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Vol. 9 - Issue 4
May 31, 2020


I’m Not Lion: Coverage Case Involving The Odor Of 100 Cats


I have never done a study of this, but, from my Meeem-ory (all alone in the moonlight), there are a lot more coverage cases involving dogs than cats.  Well score one for the felines in Phillips v. State Farm, No. A163831 (Ore. Ct. App. Feb. 26, 2020).  While the facts of Phillips are unpleasant, the argument for coverage is interesting.  Oh those cunning cats.

At issue was coverage for a landlord, under a property policy, for damage done by a tenant who had approximately 100 cats.  [But the Dalmatians still win!]

Unfurtunately for the insured [sorry, but you knew something groan-worthy was coming; but I’ll limit it to one], the State Farm policy contained a domestic animal exclusion.  Of import, the exclusion applied to losses caused “directly and immediately” by domestic animals.  

Putting aside the trial court decision, the Oregon appeals court held that the exclusion applied purrrfectly [ok, two]. 

So how could a domestic animal exclusion not apply to waste caused by 100 cats, you ask.  The policyholder argued that the damages were not caused by the cat waste, but, rather, the passage of time and negligence of the insured.  In other words, the damage and odor was caused by the tenant’s actions and inactions.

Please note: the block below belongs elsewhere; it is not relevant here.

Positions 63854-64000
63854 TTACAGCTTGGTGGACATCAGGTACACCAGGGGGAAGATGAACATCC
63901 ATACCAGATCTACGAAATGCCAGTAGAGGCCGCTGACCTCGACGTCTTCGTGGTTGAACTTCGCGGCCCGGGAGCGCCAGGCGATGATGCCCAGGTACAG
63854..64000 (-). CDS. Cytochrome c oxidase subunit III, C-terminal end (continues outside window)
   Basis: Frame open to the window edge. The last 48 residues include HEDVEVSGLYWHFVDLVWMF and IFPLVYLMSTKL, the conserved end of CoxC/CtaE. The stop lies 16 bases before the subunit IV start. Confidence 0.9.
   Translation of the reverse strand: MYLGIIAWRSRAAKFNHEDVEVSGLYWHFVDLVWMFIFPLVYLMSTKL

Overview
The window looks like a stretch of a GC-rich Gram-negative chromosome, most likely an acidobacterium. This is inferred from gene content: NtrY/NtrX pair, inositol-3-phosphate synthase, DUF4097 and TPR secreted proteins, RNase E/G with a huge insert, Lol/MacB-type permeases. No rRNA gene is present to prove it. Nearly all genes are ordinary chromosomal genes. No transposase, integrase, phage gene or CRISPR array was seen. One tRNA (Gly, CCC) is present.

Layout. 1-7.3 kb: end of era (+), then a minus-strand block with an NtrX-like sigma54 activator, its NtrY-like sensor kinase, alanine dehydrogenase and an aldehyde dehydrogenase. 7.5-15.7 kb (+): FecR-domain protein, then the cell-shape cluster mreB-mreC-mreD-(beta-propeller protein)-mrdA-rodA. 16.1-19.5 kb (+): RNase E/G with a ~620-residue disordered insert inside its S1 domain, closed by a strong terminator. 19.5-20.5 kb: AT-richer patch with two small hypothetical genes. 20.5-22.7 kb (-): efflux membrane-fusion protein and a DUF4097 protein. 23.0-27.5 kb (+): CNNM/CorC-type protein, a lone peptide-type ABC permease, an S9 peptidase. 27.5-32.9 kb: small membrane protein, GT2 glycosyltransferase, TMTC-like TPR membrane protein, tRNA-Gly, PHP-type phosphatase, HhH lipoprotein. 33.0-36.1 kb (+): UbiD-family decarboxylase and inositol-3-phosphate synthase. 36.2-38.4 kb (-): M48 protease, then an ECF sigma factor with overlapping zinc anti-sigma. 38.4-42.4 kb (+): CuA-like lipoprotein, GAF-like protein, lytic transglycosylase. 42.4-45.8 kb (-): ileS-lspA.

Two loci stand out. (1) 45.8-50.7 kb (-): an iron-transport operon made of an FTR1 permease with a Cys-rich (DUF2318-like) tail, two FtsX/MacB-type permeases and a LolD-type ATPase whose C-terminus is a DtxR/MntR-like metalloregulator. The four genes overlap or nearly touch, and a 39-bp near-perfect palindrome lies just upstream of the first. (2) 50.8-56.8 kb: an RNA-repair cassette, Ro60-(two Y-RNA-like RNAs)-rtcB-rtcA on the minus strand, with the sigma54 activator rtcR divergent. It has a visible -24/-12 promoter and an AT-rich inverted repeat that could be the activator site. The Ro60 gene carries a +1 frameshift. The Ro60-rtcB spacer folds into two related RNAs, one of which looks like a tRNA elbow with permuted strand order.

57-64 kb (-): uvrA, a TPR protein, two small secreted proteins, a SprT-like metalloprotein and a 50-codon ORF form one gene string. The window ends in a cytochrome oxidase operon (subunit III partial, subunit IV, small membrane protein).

To decide the issue, the court was required to determine the meaning of the words “directly” and “immediately.”  After resort to the dictionary – defined, respectively, as without intervening space or time and direct connection and relation – the court held that the exclusion applied:

“Damage caused by cats defecating and urinating on the insured property is direct and immediate. The fact that the damage caused by the cats may have been exacerbated by the passage of time or the failure of tenants (or the insured landlord) to clean up the cat waste does not mean that the damage was not ‘directly and immediately’ caused by the cats, and it certainly does not render the policy language ambiguous.  We conclude that the elimination of feces and urine by domestic animals onto the insured's rental property is damage that is excluded from coverage under the policy in this case. The passage of time and the failure to take reasonable steps to intervene when damage occurs may well make matters worse, but the cats caused the damage.”

Clearly a catastrophic decision for the insured.

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